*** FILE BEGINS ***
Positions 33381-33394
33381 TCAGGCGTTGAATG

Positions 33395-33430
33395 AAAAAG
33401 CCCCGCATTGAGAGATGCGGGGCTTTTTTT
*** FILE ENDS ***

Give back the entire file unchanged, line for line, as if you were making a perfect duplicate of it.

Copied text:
Positions 33381-33394
33381 TCAGGCGTTGAATG

Positions 33395-33430
33395 AAAAAG
33401 CCCCGCATTGAGAGATGCGGGGCTTTTTTT